The Hobbit, or, There and Back Again
Good vs. Evil Quotes in The Hobbit, or, There and Back Again
How we cite our quotes: Citations follow this format: (Chapter.Paragraph)
Dragons may not have much real use for all their wealth, but they know it to an ounce as a rule, especially after long possession; and Smaug was no exception. He had passed from an uneasy dream (in which a warrior, altogether insignificant in size but provided with a bitter sword and great courage, figured most unpleasantly) to a doze, and from a doze to wide waking. There was a breath of strange air in his cave. Could there be a draught from that little hole? He had never felt quite happy about it, though it was so small, and now he glared at it in suspicion and wondered why he had never blocked it up. (12.20)
Even though Smaug is evil through and through, we get more narrative from his perspective than we do from any of the goblins. Why might the novel spend so much time on Smaug's perspective (and even his feelings – like Bilbo, he has anxious dreams!)? What sense do we get of Smaug's motivations in The Hobbit?
"I am Bard, and by my hand was the dragon slain and your treasure delivered. Is that not a matter that concerns you? Moreover I am by right descent the heir of Girion of Dale, and in your hoard is mingled much of the wealth of his halls and towns, which old Smaug stole. Is not that a matter of which we may speak? Further in his last battle Smaug destroyed the dwellings of the men of Esgaroth, and I am yet the servant of their Master. I would speak for him and ask whether you have no thought for the sorrow and misery of his people. they aided you in your distress, and in recompense you have thus far brought ruin only, though doubtless undesigned."
Now these were fair words and true, if proudly and grimly spoken; and Bilbo thought that Thorin would at once admit what justice was in them. He did not, of course, expect that any one would remember that it was he who discovered all by himself the dragon's weak spot; and that was just as well, for no one ever did. But also he did not reckon with the power that gold has upon which a dragon has long brooded, nor with dwarvish hearts. (15.41-42)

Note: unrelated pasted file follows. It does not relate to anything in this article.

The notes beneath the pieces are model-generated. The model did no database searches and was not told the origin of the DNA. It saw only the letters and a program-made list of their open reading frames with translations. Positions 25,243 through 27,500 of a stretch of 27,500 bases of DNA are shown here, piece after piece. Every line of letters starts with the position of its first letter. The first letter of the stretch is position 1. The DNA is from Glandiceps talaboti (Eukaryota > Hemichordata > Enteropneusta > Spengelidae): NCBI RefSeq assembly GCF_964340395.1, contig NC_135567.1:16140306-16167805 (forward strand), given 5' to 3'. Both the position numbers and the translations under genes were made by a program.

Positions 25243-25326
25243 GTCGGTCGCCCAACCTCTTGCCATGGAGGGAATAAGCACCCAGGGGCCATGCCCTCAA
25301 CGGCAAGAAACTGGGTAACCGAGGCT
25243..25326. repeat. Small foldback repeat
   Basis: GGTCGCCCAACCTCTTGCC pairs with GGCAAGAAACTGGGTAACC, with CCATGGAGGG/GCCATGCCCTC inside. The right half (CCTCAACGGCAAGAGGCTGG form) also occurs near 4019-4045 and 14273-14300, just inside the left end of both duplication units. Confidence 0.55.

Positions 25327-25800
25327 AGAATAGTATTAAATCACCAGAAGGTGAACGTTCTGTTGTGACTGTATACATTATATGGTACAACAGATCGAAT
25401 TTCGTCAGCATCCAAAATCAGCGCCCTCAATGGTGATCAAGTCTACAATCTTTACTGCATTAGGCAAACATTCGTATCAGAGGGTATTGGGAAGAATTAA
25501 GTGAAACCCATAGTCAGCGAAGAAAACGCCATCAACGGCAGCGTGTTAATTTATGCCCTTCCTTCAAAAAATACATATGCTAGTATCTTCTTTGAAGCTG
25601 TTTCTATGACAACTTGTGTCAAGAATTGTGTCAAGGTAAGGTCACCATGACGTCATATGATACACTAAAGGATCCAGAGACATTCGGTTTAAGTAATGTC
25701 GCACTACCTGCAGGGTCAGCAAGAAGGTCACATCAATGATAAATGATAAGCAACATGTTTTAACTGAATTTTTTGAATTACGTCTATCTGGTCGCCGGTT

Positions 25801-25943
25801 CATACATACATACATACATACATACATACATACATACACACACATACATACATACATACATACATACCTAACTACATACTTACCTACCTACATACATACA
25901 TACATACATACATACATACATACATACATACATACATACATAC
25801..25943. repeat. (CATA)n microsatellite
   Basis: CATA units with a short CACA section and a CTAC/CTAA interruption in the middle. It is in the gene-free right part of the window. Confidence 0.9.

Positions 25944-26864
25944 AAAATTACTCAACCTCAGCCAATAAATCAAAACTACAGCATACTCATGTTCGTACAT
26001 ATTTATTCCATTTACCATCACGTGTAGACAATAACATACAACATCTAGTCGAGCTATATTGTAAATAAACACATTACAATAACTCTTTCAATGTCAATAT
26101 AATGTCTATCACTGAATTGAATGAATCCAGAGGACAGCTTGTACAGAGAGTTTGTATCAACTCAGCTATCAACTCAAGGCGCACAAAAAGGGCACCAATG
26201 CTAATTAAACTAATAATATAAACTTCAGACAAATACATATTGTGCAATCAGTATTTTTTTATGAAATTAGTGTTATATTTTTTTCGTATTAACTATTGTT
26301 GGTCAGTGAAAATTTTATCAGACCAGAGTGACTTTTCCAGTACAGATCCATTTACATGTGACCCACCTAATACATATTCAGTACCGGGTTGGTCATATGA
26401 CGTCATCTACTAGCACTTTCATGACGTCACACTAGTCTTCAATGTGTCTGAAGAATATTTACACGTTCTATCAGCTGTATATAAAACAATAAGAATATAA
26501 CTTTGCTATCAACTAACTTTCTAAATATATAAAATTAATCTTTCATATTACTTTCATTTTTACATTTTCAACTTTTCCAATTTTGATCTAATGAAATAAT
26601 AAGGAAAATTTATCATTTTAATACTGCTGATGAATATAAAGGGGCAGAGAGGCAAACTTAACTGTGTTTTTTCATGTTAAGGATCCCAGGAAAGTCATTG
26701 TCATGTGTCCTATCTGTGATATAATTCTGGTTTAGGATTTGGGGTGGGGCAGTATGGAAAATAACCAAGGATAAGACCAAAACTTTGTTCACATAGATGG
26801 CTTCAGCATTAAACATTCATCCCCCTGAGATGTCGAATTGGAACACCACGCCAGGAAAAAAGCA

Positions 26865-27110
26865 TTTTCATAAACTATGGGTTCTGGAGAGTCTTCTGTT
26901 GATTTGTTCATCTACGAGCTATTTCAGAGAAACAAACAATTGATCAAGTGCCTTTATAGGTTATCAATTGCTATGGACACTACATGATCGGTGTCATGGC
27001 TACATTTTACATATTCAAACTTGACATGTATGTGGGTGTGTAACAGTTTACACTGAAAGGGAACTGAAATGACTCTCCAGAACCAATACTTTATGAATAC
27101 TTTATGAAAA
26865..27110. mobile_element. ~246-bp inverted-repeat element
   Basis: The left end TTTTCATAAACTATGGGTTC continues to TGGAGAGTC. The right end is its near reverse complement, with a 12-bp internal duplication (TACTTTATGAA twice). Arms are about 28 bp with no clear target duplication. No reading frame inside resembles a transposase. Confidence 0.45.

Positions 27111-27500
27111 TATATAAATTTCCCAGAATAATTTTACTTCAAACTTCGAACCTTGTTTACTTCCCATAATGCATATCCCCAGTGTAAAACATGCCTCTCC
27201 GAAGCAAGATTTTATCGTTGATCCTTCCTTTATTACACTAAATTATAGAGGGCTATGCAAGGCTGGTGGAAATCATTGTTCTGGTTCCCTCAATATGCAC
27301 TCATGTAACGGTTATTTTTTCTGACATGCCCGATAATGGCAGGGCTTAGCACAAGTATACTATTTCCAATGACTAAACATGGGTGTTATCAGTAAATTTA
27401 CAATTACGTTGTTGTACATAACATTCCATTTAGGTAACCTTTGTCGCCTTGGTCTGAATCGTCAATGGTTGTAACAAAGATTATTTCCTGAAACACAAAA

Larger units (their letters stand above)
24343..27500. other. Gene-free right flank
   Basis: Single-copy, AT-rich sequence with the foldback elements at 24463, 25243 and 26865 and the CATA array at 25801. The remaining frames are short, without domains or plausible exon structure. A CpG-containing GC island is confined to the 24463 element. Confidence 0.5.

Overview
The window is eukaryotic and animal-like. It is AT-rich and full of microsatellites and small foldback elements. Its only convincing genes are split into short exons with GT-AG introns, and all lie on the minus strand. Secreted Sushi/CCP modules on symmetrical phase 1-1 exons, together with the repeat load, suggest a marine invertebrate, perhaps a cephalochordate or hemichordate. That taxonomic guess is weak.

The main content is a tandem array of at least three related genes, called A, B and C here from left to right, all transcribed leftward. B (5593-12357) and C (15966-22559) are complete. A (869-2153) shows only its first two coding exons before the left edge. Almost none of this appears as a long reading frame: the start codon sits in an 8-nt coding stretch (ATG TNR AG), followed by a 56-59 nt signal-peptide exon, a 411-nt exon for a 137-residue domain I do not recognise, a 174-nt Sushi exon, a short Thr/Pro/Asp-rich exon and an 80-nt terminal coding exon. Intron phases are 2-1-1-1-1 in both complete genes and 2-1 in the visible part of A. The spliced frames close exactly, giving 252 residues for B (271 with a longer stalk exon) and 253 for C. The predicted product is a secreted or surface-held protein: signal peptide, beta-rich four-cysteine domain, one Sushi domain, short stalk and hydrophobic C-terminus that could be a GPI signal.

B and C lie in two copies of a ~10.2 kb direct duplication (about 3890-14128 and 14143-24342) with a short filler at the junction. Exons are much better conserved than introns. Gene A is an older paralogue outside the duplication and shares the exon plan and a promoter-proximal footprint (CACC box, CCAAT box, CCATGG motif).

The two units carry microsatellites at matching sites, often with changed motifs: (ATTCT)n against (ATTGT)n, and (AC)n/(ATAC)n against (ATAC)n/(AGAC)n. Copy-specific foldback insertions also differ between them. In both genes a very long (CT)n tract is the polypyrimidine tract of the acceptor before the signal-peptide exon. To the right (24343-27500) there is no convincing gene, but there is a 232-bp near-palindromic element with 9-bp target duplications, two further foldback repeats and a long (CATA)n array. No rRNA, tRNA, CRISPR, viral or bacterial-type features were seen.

Bard lays out his case pretty clearly for why his people deserve some of Thorin's treasure. What rational arguments does Thorin use to try and rebut Bard's points? How does Thorin try and make his case for the morality of hoarding his treasure? If Thorin plans to keep his treasure anyway, why does he make a show of listening to Bard at all?
"But how is it yours to give?" [Bard] asked at last with an effort.
"O well!" said the hobbit uncomfortably. "It isn't exactly; but, well, I am willing to let it stand against all my claim, don't you know. I may be a burglar – or so they say: personally I never really felt like one – but I am an honest one, I hope, more or less. Anyway I am going back now, and the dwarves can do what they like to me. I hope you will find it useful." (16.38-9).
In a sense, Bilbo is the worst burglar ever because he's too moral to keep anything he steals. He is willing to let the Arkenstone go to Bard so that Bard can negotiate for "all of [Bilbo's] claim" on Thorin's treasure. (Dain does, in fact, honor this deal, so that one-fourteenth of Thorin's treasure goes to Bard after his death.) How do the dwarves and Gandalf decide that burglary is what Bilbo would be good at? What seems to be the job description for a burglar, according to the dwarves?